Impastato: The fighting, the murder, the inquiry, the misdirection, and the sender’s indictment.
Giuseppe (Peppino) Impastato was born in Cinisi, within Palermo’s province, on January 5th, 1948, to a mafia family: Luigi, his father, was already exiled during the fascist rule, while his uncle and close relatives were mafiosos. The most important of them was Cesare Manzella, Luigi’s brother-in-law and major mafia boss of Cinisi. He was murdered by car bombing in 1963, while Peppino was still a child. After witnessing his uncle’s assassination, Peppino openly spoke out against the mafia, bringing his father to disown him and banish him from the family house, and leading him to start a political and cultural fight against the mafia.
In 1965, Peppino established the newspaper “L’idea socialista” [The socialist idea] and joined the PSIUP (Italian Socialist Party for the Proletarian Union). From 1968 onwards, he joined the militants of the “new left.” Peppino and his comrades fought for the rights of the farmers who lost their homes during the construction of the Cinisi airport’s third lane, for the rights of the construction workers and for the rights of the unemployed. In 1975, he started the “Music and Culture” group, taking part in various cultural activities (Movie festivals, Music concerts, Theatre plays and Political debates); In 1977, Peppino founded “Radio Aut” (From the Latin word for “Alternative”), a free and self-funded radio station, through which he reported the murders and deals of the mafiosos in Cinisi and Terrasini, with a particular focus on Gaetano Badalamenti, who had a critical role in the international drug trade. After that, the radio station had a time slot called “Onda Pazza” (Insane Wave), a satirical program which poked fun at mafia bosses and politicians.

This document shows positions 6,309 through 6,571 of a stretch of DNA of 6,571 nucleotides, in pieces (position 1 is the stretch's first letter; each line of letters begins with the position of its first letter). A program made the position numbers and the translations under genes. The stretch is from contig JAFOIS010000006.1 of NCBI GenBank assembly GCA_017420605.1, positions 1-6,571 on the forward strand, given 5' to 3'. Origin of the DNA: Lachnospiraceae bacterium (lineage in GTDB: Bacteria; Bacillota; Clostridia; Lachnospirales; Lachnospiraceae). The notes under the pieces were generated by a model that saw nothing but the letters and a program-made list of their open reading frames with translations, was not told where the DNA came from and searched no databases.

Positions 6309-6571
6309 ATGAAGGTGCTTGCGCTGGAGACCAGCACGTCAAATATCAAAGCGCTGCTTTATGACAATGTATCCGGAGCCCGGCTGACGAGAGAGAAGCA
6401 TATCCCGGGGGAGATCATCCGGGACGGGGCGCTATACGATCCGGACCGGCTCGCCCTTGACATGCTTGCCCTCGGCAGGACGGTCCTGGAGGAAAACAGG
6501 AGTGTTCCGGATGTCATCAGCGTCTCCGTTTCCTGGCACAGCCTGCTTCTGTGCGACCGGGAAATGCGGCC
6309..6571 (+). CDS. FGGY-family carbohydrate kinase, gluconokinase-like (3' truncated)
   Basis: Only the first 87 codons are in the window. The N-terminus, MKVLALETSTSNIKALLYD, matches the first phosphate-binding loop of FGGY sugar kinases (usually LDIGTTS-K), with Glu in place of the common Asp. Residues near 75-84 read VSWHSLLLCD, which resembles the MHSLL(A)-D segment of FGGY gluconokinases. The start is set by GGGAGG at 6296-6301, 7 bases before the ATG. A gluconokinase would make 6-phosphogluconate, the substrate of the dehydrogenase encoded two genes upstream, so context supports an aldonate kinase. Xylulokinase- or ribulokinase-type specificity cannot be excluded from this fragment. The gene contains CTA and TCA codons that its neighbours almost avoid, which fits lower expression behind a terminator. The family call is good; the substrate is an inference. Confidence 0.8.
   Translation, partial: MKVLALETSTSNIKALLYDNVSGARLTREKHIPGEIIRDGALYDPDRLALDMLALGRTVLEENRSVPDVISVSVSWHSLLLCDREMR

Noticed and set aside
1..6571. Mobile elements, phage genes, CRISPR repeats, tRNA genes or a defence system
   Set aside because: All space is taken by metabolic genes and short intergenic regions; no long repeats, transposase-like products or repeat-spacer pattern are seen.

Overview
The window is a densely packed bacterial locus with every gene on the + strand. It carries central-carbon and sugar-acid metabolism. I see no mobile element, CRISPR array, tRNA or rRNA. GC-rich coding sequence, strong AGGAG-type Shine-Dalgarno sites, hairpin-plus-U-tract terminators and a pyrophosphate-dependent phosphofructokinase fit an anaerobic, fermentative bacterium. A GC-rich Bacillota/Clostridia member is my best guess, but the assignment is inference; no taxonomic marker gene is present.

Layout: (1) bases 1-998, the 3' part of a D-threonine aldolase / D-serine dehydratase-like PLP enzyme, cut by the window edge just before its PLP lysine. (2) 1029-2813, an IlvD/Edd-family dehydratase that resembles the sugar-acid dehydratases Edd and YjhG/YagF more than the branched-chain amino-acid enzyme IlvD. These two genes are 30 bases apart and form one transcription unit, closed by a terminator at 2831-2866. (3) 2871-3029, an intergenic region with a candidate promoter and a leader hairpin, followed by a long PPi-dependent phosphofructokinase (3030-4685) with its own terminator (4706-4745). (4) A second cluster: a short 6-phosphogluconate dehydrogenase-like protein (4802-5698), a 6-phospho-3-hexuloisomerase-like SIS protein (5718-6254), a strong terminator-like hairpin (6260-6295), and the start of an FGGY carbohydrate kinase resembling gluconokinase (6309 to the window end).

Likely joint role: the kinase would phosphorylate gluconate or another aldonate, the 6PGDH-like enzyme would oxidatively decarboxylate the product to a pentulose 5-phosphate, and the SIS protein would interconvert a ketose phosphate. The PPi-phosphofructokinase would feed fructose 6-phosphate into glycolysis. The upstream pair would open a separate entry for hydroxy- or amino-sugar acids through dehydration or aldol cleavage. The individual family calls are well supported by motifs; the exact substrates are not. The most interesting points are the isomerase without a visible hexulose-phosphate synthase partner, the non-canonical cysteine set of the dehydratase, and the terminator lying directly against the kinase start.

In 1978, Peppino became a candidate for the Proletarian Democracy party in the town’s elections.
He was murdered the night between May 8th and 9th, halfway through his political campaign: his body was laid out on a railway and blown up with five kilograms of TNT placed under it. The same day his remains were found, Aldo Moro’s corpse was discovered in Rome. The news of his death unfortunately ended up overshadowing the coverage of Peppino’s death, relegating him to a footnote in history for the years to come.
The judiciary and the press all commented on Peppino’s death as a terrorist attack that killed the perpetrator. In a phonogram, the head prosecutor wrote: “Terrorist attack against transport security with a dynamite explosive. Around 030-100 hours on 05/09/1978, currently unknown but possibly identified the perpetrator Giuseppe Impastato on location, KM 30+180 of the Trapani-Palermo Road, placing an explosive charge which, exploding, killed the perpetrator.” The discovery of a letter, written months ahead of his death, completed the picture for many: the attacker was suicidal. Peppino’s comrades were investigated as co-perpetrators, and the houses of both Peppino’s mother and aunt were searched, together with those of his comrades. The mafia bosses’ houses and caves were not searched, despite the investigation revealing that the explosive charge was the same used in cave mining, which were notoriously owned by the above mentioned mafia bosses. Shortly after his death a paper was published in Cinisi, claiming that the mafia was responsible for the murder. Soon, another was paper published in Palermo claiming “Peppino has been killed by the Mafia.” Around one thousand people took part in Peppino’s funeral, many coming from Palermo and other nearby towns and cities. On the same day, the University of Palermo’s School of Architecture, with the help of a retired legal medicine teacher, Del Carpio, dismantled the terrorist attack and suicidal allegations towards Peppino.